Latin and Music in the Early Modern Era

Education, Theory, Composition, Performance and Reception


Author: Robert Forgács
Situating the close relationship between Latin and music within its historical context, this volume presents an overview of Latin and music in the educational system of the time – schools, choir schools and universities – and the development and pervasive influence of musical humanism. This influence is seen primarily in the writings of music theorists, the documents of dedication found in music publications and above all in the settings of classical and Neo-Latin texts as well as in some liturgical and extra-liturgical ones. Discussion of this repertoire forms the centre of the volume. The emphasis is on practical matters: the study of Latin and music, and the music’s composition, performance and reception.

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Robert Forgács (Ph.D. 1997, University of New South Wales), is musicologist and Neo-Latinist. He is the author of Dressler’s Praecepta musicae poeticae (Illinois, 2007), and has published widely on Dressler, Philomathes, Orlando di Lasso, and music for 18th-century Neo-Latin Drama.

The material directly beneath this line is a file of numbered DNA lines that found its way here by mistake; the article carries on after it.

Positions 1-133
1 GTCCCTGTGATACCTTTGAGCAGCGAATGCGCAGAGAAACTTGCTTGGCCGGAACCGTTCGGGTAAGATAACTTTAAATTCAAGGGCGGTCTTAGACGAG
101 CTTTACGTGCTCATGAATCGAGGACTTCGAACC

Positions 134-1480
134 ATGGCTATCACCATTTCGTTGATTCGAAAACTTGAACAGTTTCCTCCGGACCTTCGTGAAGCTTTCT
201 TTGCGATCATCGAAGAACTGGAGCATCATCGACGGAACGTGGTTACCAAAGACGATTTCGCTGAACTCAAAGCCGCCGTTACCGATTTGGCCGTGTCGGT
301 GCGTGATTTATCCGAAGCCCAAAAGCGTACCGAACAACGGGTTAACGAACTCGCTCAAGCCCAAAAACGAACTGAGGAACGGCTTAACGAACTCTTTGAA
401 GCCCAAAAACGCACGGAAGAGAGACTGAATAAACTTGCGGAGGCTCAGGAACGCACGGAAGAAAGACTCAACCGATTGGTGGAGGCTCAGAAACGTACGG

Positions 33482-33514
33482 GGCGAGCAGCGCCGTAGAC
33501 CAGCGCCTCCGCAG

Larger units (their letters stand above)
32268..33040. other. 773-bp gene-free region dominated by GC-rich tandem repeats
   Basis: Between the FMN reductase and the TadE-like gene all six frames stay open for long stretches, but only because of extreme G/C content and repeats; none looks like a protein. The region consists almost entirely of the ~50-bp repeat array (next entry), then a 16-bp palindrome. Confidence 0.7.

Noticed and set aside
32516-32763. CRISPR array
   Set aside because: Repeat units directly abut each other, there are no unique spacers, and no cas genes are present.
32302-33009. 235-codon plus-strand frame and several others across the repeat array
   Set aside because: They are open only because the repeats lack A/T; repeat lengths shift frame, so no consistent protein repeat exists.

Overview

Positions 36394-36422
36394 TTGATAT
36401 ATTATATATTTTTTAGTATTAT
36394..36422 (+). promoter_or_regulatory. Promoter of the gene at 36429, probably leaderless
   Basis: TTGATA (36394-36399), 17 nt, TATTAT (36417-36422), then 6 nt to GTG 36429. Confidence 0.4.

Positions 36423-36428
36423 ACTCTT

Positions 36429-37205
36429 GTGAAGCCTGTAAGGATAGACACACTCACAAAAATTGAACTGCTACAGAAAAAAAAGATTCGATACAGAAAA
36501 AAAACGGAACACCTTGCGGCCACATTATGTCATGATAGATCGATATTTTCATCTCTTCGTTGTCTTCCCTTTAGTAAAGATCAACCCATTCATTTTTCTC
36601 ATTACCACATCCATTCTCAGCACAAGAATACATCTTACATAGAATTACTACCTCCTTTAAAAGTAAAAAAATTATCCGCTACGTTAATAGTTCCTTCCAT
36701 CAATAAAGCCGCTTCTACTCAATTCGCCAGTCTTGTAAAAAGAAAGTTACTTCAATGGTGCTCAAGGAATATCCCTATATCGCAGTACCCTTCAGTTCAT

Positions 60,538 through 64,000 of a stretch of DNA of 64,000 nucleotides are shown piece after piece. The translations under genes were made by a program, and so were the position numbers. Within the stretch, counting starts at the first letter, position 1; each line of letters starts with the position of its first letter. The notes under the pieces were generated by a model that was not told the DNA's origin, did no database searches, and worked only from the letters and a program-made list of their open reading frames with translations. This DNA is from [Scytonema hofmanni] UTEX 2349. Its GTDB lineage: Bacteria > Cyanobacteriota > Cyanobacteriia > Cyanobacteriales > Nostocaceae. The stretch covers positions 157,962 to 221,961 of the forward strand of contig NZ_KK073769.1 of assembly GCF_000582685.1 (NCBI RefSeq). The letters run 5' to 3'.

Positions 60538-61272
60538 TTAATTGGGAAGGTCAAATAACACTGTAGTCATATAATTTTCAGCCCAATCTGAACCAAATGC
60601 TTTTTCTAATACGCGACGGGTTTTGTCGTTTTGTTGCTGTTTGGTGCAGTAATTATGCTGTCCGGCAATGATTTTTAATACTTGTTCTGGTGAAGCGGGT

Latin and Music in the Early Modern Era
 Education, Theory, Composition, Performance and Reception
 1 Introduction
 2 Background: Ancient Roman, Early Christian and Medieval Music
 3 Music and Latin in Early Modern Education: The Development and Pervasive Influence of Musical Humanism
 4 Musical Settings of Classical Verse: Case Studies
 5 Music in Neo-Latin Drama: Germany and Austria
 6 Musical Settings of Liturgical and Extra-Liturgical Latin Texts and Their Context: The Mass and the Canonical Hours: Case Studies
 7 Conclusion
 8 Future Research
 8 References
 8 Index
All interested in the history of the relationship between Latin and Music in the early modern era.